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When Least Is Best

by Paul J. Nahin

What is the best way to photograph a speeding bullet? Why does light move through glass in the least amount of time possible? How can lost hikers find their way out of a forest? What will rainbows look like in the future? Why do soap bubbles have a shape that gives them the least area? By combining the mathematical history of extrema with contemporary examples, Paul J. Nahin answers these intriguing questions and more in this engaging and witty volume. He shows how life often works at the extremes--with values becoming as small (or as large) as possible--and how mathematicians over the centuries have struggled to calculate these problems of minima and maxima. From medieval writings to the development of modern calculus to the current field of optimization, Nahin tells the story of Dido's problem, Fermat and Descartes, Torricelli, Bishop Berkeley, Goldschmidt, and more. Along the way, he explores how to build the shortest bridge possible between two towns, how to shop for garbage bags, how to vary speed during a race, and how to make the perfect basketball shot. Written in a conversational tone and requiring only an early undergraduate level of mathematical knowledge, When Least Is Best is full of fascinating examples and ready-to-try-at-home experiments. This is the first book on optimization written for a wide audience, and math enthusiasts of all backgrounds will delight in its lively topics.

When Shea Was Home: The Story of the 1975 Mets, Yankees, Giants, and Jets

by Brett Topel

Four teams, 175 games, 3,738,546 fans--one stadium. If 1975 wasn’t the most successful year in New York sports--and it wasn’t--then it was certainly one of the oddest. For that one crazy season, all four New York teams--the Mets, Jets, Yankees, and Giants--called Shea Stadium home. When Shea was Home includes interviews with the stadium’s former head groundskeeper, the legendary Pete Flynn, as well as Jerry Koosman, Bud Harrelson and Ed Kranepool of the Mets, Giants owner John Mara, Rich Caster of the Jets, former Super Bowl MVP quarterback Doug Williams, who played that year at Shea for Grambling, and many more! This well-written narrative includes information about the stadium, the teams, the players, how the teams coexisted, and how they didn't. When Shea was Home takes New York sports fans on a unique trip down memory lane, offering context on the national and local history and culture of the time. It is perfect for the avid New York sports aficionado--regardless of team allegiance!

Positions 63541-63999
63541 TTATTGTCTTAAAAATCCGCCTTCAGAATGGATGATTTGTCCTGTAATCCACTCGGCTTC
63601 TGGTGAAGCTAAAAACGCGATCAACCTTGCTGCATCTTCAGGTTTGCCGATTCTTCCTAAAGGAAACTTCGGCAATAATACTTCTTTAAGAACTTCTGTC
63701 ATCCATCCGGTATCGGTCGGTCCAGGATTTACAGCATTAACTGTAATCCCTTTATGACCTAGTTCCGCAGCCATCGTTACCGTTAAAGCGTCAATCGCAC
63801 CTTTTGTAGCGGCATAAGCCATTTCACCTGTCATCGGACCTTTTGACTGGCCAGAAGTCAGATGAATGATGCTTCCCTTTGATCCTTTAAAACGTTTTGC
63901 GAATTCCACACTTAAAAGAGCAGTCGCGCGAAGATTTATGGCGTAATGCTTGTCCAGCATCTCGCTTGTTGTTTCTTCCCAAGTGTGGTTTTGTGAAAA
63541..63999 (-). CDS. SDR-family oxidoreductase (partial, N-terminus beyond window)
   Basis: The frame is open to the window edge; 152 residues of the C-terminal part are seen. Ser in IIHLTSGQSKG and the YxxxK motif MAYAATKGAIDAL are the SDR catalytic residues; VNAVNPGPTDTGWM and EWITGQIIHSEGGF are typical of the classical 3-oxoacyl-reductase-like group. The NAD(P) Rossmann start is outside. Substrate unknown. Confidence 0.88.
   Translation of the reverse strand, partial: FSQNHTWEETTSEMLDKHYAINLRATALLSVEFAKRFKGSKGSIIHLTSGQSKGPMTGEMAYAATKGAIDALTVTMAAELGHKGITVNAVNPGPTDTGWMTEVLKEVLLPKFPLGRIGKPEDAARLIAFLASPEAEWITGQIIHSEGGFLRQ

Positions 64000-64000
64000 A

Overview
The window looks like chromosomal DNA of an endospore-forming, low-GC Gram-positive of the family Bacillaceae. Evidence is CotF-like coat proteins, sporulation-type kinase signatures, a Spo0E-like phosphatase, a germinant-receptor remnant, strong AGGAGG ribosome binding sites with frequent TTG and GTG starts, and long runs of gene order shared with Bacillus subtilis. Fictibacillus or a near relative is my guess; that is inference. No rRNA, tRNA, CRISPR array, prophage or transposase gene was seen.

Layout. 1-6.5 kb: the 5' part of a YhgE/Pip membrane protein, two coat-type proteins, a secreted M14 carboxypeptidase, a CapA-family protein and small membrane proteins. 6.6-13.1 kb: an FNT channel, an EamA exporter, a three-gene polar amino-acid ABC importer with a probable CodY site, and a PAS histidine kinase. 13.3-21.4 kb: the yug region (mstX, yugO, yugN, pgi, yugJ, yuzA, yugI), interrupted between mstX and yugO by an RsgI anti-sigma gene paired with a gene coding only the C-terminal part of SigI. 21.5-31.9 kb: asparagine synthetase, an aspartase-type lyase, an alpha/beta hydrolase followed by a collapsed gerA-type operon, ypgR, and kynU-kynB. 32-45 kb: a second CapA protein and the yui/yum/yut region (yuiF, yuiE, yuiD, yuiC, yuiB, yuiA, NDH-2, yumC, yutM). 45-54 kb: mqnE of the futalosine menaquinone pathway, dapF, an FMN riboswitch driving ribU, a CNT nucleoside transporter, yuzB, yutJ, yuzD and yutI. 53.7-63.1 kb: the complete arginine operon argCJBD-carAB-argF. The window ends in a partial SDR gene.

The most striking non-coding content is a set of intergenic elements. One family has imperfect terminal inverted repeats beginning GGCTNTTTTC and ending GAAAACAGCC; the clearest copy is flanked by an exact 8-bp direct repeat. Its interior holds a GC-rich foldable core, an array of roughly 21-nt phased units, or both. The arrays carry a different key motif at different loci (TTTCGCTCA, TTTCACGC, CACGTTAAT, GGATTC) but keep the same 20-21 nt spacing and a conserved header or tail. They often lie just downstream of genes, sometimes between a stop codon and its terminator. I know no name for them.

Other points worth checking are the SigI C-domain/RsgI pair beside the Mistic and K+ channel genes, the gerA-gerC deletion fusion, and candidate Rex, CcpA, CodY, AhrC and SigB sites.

When the Braves Ruled the Diamond: Fourteen Flags over Atlanta

by Dan Schlossberg

From 1991 through 2005, the Atlanta Braves did something no pro sports team can match, finishing in first place for fourteen consecutive seasons. <P><P>During that stretch, the Braves paired powerful pitching with potent hitting that produced under pressure. Hall of Fame manager Bobby Cox won with veteran teams, young teams, slugging teams, and several times with teams that emphasized speed and defense. His teams captured on hundred wins in six different seasons. <P><P>In When the Braves Ruled the Diamond, now newly updated to include a discussion of the team's latest Hall of Fame inductees, former AP sportswriter Dan Schlossberg covers the record-breaking era that transformed Atlanta from the Bad-News Braves to America's Team. <P><P>With separate chapters on Cox, fabled pitching coach Leo Mazzone, and Hall of Fame pitchers Greg Maddux, Tom Glavine, and John Smoltz, this book also highlights the contributions of Andres Galarraga, Andruw Jones, Chipper Jones, Brian Jordan, Javy Lopez, Terry Pendleton, and many more Braves stars. <P><P>It features year-by-year summaries, Opening Day lineups, and even oddball anecdotes that explain why the fourteen-year streak may never be duplicated. It is the perfect gift for fans of baseball history as well as fans of the Atlanta Braves!